NGOs join flood relief efforts
As waters slowly recede from the flooded areas around Bohemia, professionals and volunteers intensify the relief efforts. Non-profit organizations around the country have been working hard all week, collecting material and financial aid, and offering invaluable help with clean-up to the thousands of people who returned to flooded homes.
“Adra covers several areas of aid, depending on specific needs of the people affected by the floods. It includes volunteering, financial and material help and also psychological and social help.”
What kinds of things are you doing right night. Were you helping with the building of flood defenses or is it more about helping individuals in their homes?
“Our volunteers assist mainly with eliminating damages caused by floods. That means clearing out furniture, silt, doing general cleaning of the homes, removing plaster from the walls and other kinds of help. Volunteers also help with the distribution of the in-kind donations. Previously Adra coordinated more than 1,500 volunteers, during the 2010 floods. Just recent we sent out the first 20 volunteers to the are of Protivín and also we are starting to lend out some building driers. Right now we have lent about 200 of them to households in Sedlčany and Kolín.“
Are you planning to also provide other material help once the water goes down in norther Bohemia? Maybe more basic things like towels or something like that?
“Definitely. Adra mainly provides cleaning products like detergents and soaps and also tools like buckets and mops or brooms and shovels. Adra also distributes personal protective equipment, like gloves and raincoats or disinfectants, and if needed, also canned food or non-perishable goods depending on the need.”
And are you also working in the evacuation shelters that have been set up?
Once the water does go down, which are do you think Adra will be able to cover?
“Adra is planning to cover all affected areas. So, definitely the capital, but also other affected areas. Now, we have coordinators in different places going on boats looking at which places are most in need. There are some places that are really kind of forgotten. They are out of the main scope of the media and they are not really talked about in the media, but they are definitely in great need. So, those are the areas that we are focusing on and we would like to have teams of volunteers and coordinators to be ready when the water goes down to be there.
“You know, there are people from these little villages who are calling us and saying ‘we are here, nobody has been here yet, we will need help, what do we do?’ Mostly these are small villages that are forgotten and left out right now.”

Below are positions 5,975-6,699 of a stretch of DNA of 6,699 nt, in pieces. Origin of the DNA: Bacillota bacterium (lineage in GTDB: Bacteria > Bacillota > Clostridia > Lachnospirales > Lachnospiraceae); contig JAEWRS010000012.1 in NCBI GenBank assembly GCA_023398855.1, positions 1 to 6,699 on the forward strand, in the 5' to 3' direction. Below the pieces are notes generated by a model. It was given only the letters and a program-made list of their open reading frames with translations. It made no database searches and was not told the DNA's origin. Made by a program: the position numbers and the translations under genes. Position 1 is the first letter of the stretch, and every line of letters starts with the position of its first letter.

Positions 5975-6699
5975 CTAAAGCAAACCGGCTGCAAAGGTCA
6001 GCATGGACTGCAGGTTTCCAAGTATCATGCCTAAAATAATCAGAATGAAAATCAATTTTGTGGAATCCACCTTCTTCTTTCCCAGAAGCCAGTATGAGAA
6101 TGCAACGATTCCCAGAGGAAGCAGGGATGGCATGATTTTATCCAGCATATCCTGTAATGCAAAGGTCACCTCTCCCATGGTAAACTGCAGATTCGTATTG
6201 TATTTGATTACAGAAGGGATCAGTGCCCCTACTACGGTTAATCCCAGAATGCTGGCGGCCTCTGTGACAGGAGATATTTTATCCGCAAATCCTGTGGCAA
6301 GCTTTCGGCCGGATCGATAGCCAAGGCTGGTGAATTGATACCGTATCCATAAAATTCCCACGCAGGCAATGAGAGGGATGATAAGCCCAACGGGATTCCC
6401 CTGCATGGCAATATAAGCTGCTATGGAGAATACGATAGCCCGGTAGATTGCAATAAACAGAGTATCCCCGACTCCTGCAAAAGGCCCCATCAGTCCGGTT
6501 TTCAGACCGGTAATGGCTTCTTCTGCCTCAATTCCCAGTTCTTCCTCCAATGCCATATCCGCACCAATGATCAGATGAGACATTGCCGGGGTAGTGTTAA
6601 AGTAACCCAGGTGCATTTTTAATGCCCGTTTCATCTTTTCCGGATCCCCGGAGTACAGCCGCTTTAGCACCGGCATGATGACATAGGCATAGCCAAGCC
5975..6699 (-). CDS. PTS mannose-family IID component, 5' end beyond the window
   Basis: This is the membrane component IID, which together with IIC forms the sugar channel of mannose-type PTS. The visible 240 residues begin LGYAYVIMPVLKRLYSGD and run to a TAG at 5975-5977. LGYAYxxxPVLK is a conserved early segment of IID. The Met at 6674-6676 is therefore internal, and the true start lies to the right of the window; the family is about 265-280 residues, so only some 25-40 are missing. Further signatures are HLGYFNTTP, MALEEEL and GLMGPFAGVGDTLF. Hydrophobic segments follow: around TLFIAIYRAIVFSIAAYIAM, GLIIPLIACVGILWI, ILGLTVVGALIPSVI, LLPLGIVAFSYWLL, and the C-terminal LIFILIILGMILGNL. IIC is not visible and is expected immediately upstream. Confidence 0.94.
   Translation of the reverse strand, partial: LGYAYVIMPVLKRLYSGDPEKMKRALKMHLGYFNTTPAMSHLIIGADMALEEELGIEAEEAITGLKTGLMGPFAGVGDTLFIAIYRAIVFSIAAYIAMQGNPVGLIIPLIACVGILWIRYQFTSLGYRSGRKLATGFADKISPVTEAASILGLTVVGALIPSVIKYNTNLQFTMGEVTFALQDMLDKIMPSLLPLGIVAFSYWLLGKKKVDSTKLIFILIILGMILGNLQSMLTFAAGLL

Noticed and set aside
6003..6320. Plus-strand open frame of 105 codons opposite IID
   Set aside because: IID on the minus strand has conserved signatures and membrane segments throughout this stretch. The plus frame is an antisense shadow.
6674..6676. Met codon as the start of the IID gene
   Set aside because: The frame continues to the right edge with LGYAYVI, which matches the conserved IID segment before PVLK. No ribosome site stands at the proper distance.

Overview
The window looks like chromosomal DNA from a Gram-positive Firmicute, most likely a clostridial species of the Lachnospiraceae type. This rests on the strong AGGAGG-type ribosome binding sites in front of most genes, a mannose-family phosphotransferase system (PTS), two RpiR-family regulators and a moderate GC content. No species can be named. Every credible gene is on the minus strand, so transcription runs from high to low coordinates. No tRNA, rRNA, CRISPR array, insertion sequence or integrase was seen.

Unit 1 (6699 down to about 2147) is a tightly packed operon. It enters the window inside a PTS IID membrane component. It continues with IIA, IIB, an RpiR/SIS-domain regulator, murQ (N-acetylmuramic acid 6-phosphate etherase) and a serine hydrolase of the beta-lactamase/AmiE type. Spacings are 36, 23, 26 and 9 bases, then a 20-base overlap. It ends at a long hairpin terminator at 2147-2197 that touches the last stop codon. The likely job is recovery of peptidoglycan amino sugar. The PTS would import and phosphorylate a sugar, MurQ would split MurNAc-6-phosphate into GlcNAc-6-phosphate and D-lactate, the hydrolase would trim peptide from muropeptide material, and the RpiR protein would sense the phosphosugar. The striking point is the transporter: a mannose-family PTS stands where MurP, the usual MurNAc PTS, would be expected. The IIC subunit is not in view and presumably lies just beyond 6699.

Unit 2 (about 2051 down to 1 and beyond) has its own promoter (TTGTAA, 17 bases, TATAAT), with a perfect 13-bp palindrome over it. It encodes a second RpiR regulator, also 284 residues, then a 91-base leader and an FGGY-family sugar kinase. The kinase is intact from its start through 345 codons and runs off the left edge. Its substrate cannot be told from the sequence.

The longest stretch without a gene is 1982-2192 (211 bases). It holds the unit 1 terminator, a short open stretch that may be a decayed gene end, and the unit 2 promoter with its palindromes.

So once you get those calls you prepare to actually go there and asses the needs…
“Exactly. And it a lot about our own assessment also. We really have people right now going, mainly on boats for now, and making assessments of the situation. We don’t just trust what is said, but we actually want to see the damage, see the needs, so we can really help more effectively.”
“Definitely. We communicate very closely with the mayors of the affected regions, as well as with the fire and rescue services. Right now, we are trying to identify the current needs and demands. This is our main task. And this can be done only in cooperation with all of the groups involved, so we can really provide the most effectively help.”
And in comparison to 2002 - since this year’s floods are most compared to those massive floods 11 years ago – how would you say the local authorities are dealing with the situation right now?
“The level of preparedness, in my opinion, is much much better this year. Since 2010 NGOs and the municipalities are really trying to cooperate and coordinate the emergency guidelines with the fire and rescue services and also with the other municipalities and other groups involved. So, compared to the past, mayors and NGOs have become I think really good partners and together we discuss the most effective possibilities for providing help.”
What about financial help…I know that you have set up a special bank account where people can donate money for the relief efforts? What has the response been like from the public? How much willingness is there to give money for this cause?
I know it may not be clear yet, but how many volunteers do you expect to have working with you in the next days and weeks?
“In 2010 flooding we had about 1,500 volunteers, but we do expect that this year there will be even more, because I think the size [of the flooded areas] is much greater right now. Like I said, the response is great and people are really saying that they want to join. So we are waiting for when the water actually goes down to start sending teams [of volunteers]. So, right now, we are just making spreadsheets with the needs and pairing them with the groups. And when this is ready and the water is down, we can send the people in.”
We spoke about cooperation with local authorities, what about working with other NGOs that are also working on the relief efforts? Are you coordinating with other organisations?
And in the past, these collaborations have been successful?
“They have been. We are joining together more and more. And NGOs also come together to create common emergency guidelines and discussing – not in the time of crisis, but really before that – joint plans for when the next flood or disaster comes. So, I think we are much more ready this year, than in years past, for this disaster response.”